It is not clear where he usually stands during this daily routine, but Fairley was one of the first players to head to the locker room. After a day where he did not line up with the starters, including Ndamukong Suh, he had nothing to say. All he did as reporters attempted to ask him questions was throw his hands up in the air as he walked toward the locker room.
The defensive tackle -- who had been praised during spring workouts for dropping his weight close to the 295 pounds he weighed at the NFL combine -- appeared to be in the best shape of his time with the Detroit Lions. Then he showed up at training camp around 305 pounds. Lions coach Jim Caldwell said then that Fairley's weight was within the range he'd like.
Two weeks later, Caldwell said Fairley is trying to find a weight he feels comfortable at.
"One of the things about him is he's a big man," Caldwell said. "He has some strength and ability. He can probably carry more weight than most people at his size because of his strength. He's working to get into a comfortable weight and I think he's on his way there."
Except it appeared he was there for at least part of training camp already.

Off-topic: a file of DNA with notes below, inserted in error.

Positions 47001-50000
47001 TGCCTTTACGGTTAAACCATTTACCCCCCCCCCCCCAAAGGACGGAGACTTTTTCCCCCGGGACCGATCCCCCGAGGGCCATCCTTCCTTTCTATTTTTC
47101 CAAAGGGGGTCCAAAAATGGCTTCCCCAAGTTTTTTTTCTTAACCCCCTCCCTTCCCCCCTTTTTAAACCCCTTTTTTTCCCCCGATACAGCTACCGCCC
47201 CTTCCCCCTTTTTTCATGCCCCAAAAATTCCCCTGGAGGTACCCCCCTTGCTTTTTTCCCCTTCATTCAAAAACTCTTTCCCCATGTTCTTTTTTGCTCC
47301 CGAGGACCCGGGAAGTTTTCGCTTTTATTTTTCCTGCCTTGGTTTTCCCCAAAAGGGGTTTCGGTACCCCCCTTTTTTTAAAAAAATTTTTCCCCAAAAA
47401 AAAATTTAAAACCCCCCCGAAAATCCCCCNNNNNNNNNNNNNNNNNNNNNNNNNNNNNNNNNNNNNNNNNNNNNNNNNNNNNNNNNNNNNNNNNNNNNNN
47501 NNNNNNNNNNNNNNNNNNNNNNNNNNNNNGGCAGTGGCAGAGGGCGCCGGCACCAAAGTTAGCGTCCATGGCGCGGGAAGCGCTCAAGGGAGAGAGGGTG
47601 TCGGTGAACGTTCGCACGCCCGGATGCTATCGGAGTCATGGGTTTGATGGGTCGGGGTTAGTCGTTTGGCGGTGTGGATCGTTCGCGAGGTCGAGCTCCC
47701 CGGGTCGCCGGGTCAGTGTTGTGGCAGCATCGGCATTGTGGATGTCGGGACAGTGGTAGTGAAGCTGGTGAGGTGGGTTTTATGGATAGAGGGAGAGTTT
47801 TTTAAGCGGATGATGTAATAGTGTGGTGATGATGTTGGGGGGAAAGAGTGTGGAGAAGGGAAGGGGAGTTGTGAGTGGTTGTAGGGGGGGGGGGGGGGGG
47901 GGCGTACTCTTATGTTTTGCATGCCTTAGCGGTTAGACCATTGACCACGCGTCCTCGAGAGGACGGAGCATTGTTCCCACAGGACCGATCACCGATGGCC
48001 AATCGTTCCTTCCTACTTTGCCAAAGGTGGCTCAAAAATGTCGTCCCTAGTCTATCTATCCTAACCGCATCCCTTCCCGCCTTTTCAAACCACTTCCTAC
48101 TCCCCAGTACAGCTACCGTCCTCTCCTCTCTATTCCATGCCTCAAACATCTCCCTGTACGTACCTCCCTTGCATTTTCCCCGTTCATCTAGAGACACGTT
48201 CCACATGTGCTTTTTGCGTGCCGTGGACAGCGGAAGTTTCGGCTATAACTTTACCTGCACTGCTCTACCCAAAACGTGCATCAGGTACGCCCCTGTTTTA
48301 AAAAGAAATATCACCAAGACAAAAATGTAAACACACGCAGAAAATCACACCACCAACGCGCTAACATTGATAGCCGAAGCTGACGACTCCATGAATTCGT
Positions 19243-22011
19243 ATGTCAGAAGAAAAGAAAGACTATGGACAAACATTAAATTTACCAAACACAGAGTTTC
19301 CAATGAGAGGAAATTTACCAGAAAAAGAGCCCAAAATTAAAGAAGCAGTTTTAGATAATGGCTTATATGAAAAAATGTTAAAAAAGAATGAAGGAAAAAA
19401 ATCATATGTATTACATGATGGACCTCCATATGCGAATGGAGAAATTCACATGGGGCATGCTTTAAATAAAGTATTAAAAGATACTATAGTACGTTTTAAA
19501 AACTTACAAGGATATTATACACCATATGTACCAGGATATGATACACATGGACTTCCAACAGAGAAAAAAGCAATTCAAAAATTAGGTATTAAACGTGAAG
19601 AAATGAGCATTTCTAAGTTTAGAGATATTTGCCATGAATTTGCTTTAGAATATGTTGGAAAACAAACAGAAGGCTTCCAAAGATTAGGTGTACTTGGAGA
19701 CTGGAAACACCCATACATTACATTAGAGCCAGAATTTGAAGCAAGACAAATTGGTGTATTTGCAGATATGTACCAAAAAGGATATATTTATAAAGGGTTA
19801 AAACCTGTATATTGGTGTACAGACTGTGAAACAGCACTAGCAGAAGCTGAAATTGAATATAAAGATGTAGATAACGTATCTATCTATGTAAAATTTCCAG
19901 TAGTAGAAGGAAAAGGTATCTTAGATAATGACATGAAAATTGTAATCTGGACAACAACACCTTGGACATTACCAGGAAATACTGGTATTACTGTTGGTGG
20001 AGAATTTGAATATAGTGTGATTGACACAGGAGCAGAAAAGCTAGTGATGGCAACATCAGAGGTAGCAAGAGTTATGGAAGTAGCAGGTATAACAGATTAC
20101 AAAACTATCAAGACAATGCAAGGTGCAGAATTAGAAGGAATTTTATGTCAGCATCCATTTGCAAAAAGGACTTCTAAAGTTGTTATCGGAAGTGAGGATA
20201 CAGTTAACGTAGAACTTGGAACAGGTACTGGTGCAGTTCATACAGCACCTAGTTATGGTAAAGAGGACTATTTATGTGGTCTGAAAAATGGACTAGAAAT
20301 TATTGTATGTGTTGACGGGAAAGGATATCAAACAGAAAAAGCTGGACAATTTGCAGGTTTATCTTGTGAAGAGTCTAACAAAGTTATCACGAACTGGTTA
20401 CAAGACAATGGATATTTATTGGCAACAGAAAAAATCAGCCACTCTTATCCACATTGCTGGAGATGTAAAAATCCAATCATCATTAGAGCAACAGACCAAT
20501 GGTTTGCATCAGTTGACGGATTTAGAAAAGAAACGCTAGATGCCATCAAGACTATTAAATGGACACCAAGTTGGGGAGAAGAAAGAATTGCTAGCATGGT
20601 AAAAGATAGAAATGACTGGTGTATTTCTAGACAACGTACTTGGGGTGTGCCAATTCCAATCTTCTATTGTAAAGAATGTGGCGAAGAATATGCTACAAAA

Caldwell told reporters not to read into the fact that C.J. Mosley ran with the first group at defensive tackle Monday and Fairley practiced with the second unit. He said the Lions haven't released a depth chart yet and that the team give players reps all over the place.
At some positions, particularly receiver, that has been true. But the defensive line has been fairly consistent throughout camp. Considering the Lions were working on late-game situations Monday, it would seem likely a player like Fairley would be with the first unit.
"What you see more so than anything else is that we decide how we rep guys," Caldwell said. "It doesn't necessarily mean they are one, they're two, they're three, whatever it might be."
Mosley, who replaced Fairley with that opening group, said he didn't know if he was now a starter.
"I don't know. I don't worry about that," Mosley said. "I just go in when they call me."
Mosley did assess his play Saturday against Cleveland, though, and was not pleased with how he performed. In 17 snaps, he did not record a tackle. Meanwhile, Fairley, in 15 snaps, had one assisted tackle.
"Just making plays. I'm just about always wanting to make plays and do my best every opportunity I get," Mosley said. "I didn't make any plays."
The starters and key reserves didn't, although they didn't play for very long.
As a whole, though, the Lions defensive line had 14 tackles, three tackles for loss, two forced fumbles, a fumble recovery and a pass defended.